In the Netflix movie “Stutz,” Jonah Hill talked to his mom about trying to get him to lose weight as a kid.
He said being an overweight child made him feel inherently “bad” due to messages from society, his doctor and his mother.
Hill said he used to think the female figures in his life wouldn’t accept his looks because of his childhood experience.
Jonah Hill sat down with his mother Sharon Lyn Chalkin to have an honest conversation about how his attempts to help him lose weight as an overweight child impacted his adult relationships with women.
Their conversation took place in “Stutz,” a Netflix documentary Hill directed about her therapist, psychiatrist Phil Stutz. Stutz is known for co-authoring the self-help book “The Tools,” which outlines visual and experiential exercises for healing and personal growth.
In “Stutz”, Hill has a conversation with Stutz about how he avoided exercise as an adult due to the negative messages he received about it as a child. As an overweight child, Hill said his mother and doctor were looking for ways for him to lose weight. He said society’s messages about his size made him feel “bad” and “not right for the world“, and his mother’s weight loss aid reinforced that.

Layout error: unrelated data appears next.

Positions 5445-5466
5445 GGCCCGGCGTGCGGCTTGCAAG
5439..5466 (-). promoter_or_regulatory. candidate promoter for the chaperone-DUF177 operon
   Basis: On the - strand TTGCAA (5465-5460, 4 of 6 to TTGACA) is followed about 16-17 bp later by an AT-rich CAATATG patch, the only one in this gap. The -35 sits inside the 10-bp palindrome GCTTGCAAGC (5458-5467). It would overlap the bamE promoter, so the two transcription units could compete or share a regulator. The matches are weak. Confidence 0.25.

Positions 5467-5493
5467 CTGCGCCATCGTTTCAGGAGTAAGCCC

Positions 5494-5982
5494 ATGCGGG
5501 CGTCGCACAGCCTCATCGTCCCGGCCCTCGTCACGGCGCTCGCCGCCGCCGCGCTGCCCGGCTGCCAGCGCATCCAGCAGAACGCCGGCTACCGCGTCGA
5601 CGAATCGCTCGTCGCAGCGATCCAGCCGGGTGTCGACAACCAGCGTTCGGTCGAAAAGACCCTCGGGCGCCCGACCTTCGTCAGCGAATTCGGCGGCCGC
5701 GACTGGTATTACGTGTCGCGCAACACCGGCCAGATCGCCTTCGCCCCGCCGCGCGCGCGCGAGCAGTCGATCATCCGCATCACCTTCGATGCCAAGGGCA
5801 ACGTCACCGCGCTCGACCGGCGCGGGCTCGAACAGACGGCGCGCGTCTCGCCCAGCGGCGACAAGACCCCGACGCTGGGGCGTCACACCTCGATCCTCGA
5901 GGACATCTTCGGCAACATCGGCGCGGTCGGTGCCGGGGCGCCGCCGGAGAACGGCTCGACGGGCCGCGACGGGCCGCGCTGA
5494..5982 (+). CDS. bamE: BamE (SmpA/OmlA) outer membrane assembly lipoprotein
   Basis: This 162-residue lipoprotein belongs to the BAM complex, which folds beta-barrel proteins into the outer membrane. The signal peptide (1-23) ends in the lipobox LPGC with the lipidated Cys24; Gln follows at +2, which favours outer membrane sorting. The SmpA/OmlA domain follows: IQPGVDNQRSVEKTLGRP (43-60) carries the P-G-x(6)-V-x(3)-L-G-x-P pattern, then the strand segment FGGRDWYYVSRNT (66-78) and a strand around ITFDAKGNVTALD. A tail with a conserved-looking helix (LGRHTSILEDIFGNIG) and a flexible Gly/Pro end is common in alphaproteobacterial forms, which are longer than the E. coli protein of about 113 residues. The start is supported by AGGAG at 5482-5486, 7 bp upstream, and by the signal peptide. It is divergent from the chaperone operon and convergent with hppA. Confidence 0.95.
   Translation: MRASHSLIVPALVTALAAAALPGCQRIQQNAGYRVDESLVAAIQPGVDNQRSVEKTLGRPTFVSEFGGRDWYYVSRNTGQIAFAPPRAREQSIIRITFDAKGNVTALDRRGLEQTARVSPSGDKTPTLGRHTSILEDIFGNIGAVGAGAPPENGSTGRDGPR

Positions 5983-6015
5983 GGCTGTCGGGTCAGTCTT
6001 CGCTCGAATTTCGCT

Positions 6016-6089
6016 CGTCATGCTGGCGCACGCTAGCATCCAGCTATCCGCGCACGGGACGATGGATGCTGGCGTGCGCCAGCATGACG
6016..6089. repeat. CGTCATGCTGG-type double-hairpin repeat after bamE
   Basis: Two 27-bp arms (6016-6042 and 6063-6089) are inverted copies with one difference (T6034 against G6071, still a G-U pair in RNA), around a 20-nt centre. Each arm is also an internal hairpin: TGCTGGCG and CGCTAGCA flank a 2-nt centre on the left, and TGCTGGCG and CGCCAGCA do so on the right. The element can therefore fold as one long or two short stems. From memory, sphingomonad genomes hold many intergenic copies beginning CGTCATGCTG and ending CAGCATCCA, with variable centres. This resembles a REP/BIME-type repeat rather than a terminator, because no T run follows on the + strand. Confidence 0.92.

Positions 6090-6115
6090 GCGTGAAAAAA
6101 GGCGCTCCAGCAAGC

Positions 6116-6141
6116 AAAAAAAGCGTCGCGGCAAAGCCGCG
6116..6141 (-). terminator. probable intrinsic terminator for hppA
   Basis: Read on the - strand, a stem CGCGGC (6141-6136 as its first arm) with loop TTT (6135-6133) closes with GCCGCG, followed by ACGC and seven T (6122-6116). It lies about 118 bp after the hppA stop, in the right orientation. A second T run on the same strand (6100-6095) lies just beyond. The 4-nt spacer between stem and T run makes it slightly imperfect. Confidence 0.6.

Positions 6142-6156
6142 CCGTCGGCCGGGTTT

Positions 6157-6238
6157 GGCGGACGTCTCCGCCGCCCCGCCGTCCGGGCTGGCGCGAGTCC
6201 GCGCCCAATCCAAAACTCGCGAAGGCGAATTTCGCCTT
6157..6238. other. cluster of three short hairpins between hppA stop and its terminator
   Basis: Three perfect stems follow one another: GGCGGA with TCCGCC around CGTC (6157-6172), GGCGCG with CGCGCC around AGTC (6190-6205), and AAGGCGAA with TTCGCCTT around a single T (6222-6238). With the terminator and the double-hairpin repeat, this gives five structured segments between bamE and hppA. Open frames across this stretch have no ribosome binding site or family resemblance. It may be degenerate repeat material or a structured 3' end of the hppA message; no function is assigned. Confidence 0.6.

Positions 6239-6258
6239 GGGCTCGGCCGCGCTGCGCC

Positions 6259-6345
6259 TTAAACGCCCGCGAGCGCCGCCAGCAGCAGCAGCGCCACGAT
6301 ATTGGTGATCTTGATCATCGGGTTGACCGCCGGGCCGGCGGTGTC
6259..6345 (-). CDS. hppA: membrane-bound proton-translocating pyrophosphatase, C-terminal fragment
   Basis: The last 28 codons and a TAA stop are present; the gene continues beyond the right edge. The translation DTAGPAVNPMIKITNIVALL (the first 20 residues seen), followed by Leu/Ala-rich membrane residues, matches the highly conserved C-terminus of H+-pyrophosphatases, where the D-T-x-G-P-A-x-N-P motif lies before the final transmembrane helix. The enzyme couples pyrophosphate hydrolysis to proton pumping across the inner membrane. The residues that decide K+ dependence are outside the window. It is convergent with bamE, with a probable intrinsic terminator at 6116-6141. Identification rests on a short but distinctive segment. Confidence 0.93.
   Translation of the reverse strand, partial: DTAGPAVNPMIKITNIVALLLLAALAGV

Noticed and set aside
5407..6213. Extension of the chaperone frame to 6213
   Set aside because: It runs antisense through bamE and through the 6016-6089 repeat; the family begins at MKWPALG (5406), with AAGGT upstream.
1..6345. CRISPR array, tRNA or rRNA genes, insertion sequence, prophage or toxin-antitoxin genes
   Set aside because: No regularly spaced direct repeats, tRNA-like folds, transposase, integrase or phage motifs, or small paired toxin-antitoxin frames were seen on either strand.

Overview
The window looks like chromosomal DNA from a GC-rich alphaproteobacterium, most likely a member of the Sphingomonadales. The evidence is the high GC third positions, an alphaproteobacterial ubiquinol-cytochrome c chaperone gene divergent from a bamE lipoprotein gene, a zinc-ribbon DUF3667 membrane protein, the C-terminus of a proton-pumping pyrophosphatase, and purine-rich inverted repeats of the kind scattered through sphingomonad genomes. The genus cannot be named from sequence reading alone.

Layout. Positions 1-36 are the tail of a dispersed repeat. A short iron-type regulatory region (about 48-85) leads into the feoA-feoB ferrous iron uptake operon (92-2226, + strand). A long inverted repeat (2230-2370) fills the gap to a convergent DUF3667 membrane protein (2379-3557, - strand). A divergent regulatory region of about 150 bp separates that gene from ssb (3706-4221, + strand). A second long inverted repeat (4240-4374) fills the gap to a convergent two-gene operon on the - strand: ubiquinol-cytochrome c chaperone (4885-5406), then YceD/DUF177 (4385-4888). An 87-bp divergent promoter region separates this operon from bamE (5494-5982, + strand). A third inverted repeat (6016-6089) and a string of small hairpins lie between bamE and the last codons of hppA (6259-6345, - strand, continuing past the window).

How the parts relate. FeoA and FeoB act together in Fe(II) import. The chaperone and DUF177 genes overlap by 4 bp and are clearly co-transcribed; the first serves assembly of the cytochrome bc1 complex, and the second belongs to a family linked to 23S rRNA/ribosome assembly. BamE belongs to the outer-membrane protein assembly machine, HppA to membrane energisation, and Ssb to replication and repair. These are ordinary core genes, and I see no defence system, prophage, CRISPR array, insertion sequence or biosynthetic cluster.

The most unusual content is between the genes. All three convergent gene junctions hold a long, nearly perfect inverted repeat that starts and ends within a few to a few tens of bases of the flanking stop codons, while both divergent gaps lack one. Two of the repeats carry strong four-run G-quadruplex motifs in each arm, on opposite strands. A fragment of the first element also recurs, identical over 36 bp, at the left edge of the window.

It also negatively affected Hill’s relationship with Chalkin and the women he knew as adults, he said in the film.
“It immediately put you in the position of being an adversary, like, ‘He’s the person who doesn’t accept me,'” Hill told Chalkin.
“It’s the idea that the female figure won’t accept how you look,” Hill added.
When Chalkin joined the conversation with Hill and Stutz, she said she believed Hill should lose weight at the time. She went on to say that her thinking stemmed from her own childhood, where her mother would say, “You are tall like your father.” Chalkin said it stuck with her as an adult and she was afraid to make sure her family was the right size.
“I was just doing what I thought was right,” Chalkin told Hill. She also said she never considered the impact her actions might have on Hill’s future relationships and thanked him for sharing her experience.
Hill told Chalkin he didn’t blame her for trying to help him lose weight. He said realizing that a young Chalkin probably felt the same way he did when he was a child helped him come to terms with what happened.
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